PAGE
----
• Open a separate banking account. This is important because it will help you to build reserve assets for the personal income tax and also make the cooperation with your tax accountant easier. My recommendation in this space is Kontist, as it was build towards freelancers and has smart features that help you to simplify your accounting a lot. The premium version that for example has automated income tax calculation costs you 9€ per month, which is well invested money for me

  • Decide whether you want to be in the public or private insurance. I decided to go for private as it offers much better features and at the same time is cheaper for me for the amount of money I am making. But this highly depends also on the fact whether you want to get children and married later on and which provider you choose. There are cheap private insurances that might cost you a ton more later when you are retired, so pick one carefully. I chose ottonova and are very happy with their services in the “First Class” tier. They also provide a calculator where you can compare their monthly rates to being in the public insurance. If you go private, set your patients contribution rate to a low number (10%) and definitely choose to insure a sick pay from day 43 onwards (100€ / day is a good value)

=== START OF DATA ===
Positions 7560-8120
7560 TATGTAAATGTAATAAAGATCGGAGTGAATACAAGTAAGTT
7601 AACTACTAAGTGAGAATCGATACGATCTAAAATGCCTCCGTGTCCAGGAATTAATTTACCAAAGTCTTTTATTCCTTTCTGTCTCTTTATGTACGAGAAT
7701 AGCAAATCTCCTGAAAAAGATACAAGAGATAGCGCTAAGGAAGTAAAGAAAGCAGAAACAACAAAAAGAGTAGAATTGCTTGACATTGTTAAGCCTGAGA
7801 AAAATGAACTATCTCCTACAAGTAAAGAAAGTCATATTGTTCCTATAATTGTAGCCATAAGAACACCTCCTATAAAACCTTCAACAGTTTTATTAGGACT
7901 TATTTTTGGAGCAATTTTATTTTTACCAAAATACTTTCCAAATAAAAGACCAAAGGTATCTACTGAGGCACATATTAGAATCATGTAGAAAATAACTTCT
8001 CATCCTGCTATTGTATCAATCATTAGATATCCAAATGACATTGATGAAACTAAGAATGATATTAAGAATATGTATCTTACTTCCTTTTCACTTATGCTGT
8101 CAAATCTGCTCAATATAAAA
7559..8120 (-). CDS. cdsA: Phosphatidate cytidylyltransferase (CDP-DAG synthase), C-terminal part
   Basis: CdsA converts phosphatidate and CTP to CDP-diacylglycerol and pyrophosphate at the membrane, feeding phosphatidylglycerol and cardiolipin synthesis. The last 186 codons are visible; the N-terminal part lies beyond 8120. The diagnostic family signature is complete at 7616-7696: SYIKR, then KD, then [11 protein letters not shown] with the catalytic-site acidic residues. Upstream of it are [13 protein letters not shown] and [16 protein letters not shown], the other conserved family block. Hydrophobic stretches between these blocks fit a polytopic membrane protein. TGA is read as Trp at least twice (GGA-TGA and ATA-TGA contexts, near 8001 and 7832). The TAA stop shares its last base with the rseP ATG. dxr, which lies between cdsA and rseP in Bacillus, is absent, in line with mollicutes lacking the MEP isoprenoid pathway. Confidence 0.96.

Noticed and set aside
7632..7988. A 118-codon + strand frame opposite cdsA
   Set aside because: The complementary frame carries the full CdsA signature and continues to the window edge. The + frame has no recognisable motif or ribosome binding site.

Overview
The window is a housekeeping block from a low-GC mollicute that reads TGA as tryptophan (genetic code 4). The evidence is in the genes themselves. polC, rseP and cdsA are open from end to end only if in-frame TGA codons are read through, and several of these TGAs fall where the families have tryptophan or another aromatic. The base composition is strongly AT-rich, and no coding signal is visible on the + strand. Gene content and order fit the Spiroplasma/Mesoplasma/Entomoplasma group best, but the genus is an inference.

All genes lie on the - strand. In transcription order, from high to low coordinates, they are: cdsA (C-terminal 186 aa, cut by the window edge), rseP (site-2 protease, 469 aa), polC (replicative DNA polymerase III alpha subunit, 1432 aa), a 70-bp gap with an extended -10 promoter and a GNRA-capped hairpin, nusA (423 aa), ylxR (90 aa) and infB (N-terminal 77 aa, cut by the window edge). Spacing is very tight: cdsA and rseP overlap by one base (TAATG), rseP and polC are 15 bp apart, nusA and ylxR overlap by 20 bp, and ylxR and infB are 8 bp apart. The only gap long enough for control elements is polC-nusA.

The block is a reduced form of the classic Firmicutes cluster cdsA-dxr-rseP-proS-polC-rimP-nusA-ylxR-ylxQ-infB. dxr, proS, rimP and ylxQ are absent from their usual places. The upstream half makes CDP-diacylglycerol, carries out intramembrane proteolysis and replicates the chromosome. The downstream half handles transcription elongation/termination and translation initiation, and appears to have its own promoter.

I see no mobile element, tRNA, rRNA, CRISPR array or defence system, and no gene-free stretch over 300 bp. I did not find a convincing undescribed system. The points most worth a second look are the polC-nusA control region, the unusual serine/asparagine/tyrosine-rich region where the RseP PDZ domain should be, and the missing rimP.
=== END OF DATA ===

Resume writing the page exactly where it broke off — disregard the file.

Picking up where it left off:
• Decide how you will save money for your retirement. As a freelancer in Germany, you do not have to be part of the public pension system and while it’s sad to say so due to community reasons, I would not advocate to be part of it. What I can recommend is myPension, a company that let’s you build a global diversified ETF based portfolio in a tax-advantaged way. You can change or pause your monthly rates whenever you want and also cancel it immediately in case you need the money instantly, which is a flexibility not pausible at traditional providers. MyPension has good tools that help you determining how much you need to save per month to have a relaxed pension later on. In the last year, I made a rate of return of 16% there, which I think is quite nice for such a service. The profits are automatically re-invested so they are tax-free until you cash them out during retirement